Thursday, 23 February 2017 13:35 Charles Waring E-mailPrintPDF

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With his po-faced demeanour, intense manic stare, Pyrex bowl haircut, and black-suited undertaker look, Wilko Johnson certainly caught the eye in the mid-1970s as the charismatic guitarist in the legendary Canvey Island R&B quartet, Dr. Feelgood. He was one scary-looking dude - perhaps that's why he was cast in the role of a mute executioner, Ser Ilyn Pane, in the hit TV series Game Of Thrones. But the way that he charged back-and-forth across the stage when he was in Dr. Feelgood wielding his guitar like a machine gun while firing off shard-like R&B riffs with deft, karate-like chops to the strings added to his mystique. He was sensationally fired from Dr Feelgood in '77 and co-founded Solid Senders - a short-lived, one-album outfit - before playing with Ian Dury's Blockheads. He then formed the Wilko Johnson Band, which recorded its first LP, 'Ice On The Motorway,' way back in 1981, and, amazingly and against the odds, the group is still going strong today in 2017.

The first thing that strikes you about Wilko Johnson is that he laughs a lot. Perhaps that's because he can't believe his luck - after all he's had the biggest reprieve of all and famously eluded the Grim Reaper's scythe when many others before him had failed. He'll be 70 later this year but four years ago he didn't think that he'd make it to that milestone. That was when Johnson had a life-changing bombshell dropped on him: he was diagnosed with terminal pancreatic cancer and given a matter of months to live.

"I remember I was absolutely calm, dead calm" reveals Johnson, in an interview with SJF's Charles Waring. "I didn't freak at all ...and I wasn't expecting that." Instead of being gripped with fear and panic, he matter-of-factly accepted his fate, rejected chemotherapy treatment, and vowed to live his life to the full until his allotted time was up. He quickly embarked on a farewell tour - "we played some great gigs" he laughs - and recorded what was intended to be a valedictory album called 'Going Back Home,' with The Who's Roger Daltrey. That long player was going to be Johnson's musical epitaph but later that year, he underwent surgery to remove the tumour that was the source of his ill-heath. He ended up losing not only the tumour - which weighed in at a whopping 3 Kg - but also his pancreas, spleen and part of his stomach. The operation was a success and, miraculously, freed the guitarist from the dark spectre of cancer.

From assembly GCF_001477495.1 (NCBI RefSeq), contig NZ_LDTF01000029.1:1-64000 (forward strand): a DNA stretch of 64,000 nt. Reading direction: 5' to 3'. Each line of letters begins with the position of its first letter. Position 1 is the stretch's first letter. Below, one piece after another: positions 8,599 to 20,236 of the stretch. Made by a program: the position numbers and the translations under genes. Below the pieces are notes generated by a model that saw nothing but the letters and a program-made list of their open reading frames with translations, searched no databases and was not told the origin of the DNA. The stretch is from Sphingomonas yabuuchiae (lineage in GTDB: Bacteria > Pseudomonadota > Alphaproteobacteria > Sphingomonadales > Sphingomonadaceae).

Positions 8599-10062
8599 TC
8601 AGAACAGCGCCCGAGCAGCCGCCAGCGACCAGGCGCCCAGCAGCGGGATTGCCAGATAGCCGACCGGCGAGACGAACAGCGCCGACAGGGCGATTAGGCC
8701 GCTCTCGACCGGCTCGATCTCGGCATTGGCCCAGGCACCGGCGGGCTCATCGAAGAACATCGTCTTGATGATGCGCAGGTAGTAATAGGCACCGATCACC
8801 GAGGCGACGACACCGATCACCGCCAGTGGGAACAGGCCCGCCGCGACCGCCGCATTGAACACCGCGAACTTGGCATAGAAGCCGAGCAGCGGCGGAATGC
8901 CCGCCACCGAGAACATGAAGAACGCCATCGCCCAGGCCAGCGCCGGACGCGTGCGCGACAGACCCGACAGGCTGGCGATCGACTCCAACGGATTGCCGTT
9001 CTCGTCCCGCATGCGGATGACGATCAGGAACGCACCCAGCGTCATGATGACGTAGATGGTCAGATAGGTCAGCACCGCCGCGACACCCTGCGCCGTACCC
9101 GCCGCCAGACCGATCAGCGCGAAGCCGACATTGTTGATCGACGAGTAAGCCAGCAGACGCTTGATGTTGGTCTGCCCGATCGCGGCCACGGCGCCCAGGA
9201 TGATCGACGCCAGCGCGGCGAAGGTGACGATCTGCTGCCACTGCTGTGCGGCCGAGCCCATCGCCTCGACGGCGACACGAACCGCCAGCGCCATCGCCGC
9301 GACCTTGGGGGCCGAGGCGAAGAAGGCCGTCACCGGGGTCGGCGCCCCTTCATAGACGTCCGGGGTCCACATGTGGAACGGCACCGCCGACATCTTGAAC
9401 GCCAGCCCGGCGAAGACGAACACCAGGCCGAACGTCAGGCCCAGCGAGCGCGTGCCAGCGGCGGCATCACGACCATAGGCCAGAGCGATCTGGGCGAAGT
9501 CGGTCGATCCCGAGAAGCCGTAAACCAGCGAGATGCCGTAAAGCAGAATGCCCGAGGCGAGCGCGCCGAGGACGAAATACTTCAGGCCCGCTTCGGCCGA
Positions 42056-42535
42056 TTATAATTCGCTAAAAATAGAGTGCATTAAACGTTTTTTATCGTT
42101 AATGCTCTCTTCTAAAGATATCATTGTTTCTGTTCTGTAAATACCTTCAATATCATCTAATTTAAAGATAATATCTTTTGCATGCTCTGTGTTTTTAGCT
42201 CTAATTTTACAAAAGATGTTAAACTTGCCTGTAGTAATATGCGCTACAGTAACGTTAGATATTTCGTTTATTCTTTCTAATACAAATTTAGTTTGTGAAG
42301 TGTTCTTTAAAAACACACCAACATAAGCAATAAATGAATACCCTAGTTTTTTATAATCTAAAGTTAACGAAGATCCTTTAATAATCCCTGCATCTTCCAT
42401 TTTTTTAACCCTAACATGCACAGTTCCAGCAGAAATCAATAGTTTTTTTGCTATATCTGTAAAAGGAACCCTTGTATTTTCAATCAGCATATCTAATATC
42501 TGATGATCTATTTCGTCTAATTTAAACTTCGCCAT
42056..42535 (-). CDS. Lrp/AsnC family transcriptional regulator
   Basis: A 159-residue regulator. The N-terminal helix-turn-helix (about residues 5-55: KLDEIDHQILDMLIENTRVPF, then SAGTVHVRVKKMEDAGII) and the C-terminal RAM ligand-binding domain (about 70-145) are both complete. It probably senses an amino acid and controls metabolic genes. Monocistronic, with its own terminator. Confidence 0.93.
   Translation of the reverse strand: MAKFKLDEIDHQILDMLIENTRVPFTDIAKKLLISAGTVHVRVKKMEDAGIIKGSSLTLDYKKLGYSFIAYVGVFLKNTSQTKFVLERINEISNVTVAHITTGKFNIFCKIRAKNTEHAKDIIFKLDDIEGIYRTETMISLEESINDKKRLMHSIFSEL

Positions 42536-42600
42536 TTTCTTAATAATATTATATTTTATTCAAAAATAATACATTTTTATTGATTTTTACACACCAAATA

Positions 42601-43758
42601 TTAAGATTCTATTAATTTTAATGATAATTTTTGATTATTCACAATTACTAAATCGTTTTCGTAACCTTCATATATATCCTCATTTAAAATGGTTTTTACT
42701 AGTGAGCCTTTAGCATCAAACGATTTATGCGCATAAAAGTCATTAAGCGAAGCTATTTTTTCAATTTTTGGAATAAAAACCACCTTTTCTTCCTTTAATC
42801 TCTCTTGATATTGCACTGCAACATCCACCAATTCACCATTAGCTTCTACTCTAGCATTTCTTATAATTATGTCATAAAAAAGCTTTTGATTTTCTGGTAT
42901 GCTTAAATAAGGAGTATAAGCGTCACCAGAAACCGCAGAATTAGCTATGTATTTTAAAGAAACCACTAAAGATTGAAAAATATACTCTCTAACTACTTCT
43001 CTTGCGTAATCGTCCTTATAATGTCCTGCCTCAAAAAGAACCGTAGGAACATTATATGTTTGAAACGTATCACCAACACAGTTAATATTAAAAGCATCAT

69-year-old Johnson's recovery has been extraordinary and since then he's starred in a Julien Temple-directed documentary (The Ecstasy Of Wilko Johnson), written a well-received autobiography (Don't You Leave Me Here: My Life) and curated a superb compilation exploring the Chess Records vaults called 'The First Time I Met The Blues.' Now, he brings his own career under the microscope with this 25-track/2-CD solo retrospective called 'Keep It To Myself: The Best Of Wilko Johnson,' released on the Chess imprint.

In a candid and revealing interview with SJF, the legendary rhythm and blues maven talks about his new album, his time in Dr. Feelgood and his much-publicised battle with cancer...


Your new album's coming out on Chess, a label that you idolised back in your youth.

I must say that during the last three or four years many strange things have happened to me after I was diagnosed with cancer. That whole year was just packed with incident and strange things that you would never have expected. One of the funny things was making the album ('Going Back Home') with Roger Daltrey. When we were making it, it was actually going to be the last thing that I did. I didn't even know if I was going to live to see the thing released. But the record was working out so well and everyone was so enthusiastic about it, including Universal, who happened to own the Chess insignia. Everyone was coming up with ideas for the album and they said "why don't we put this album out on Chess?" It was wild, because when I was a teenager, if someone had said to me, "you're going to be on the Chess label," you would think they were mad. But it happened and, in fact, while I was lying in hospital after my operation, the record had come out by then and was very successful. I was lying there in a stupor and people were going, "oh man, the record's selling" and I was just groaning. One of the things that happened was, they brought a silver disc into my hospital room and put it on the side. Just afterwards, this nurse came into my room, looked at this thing, and said "what's that?" I said "it's a kind of award" and she looked at it a bit longer and then saw the Chess logo and said "oh, do you play chess?" I said, "well, kind of." (Laughs).

It must have seemed surreal being presented with a silver disc while you were lying in a hospital bed...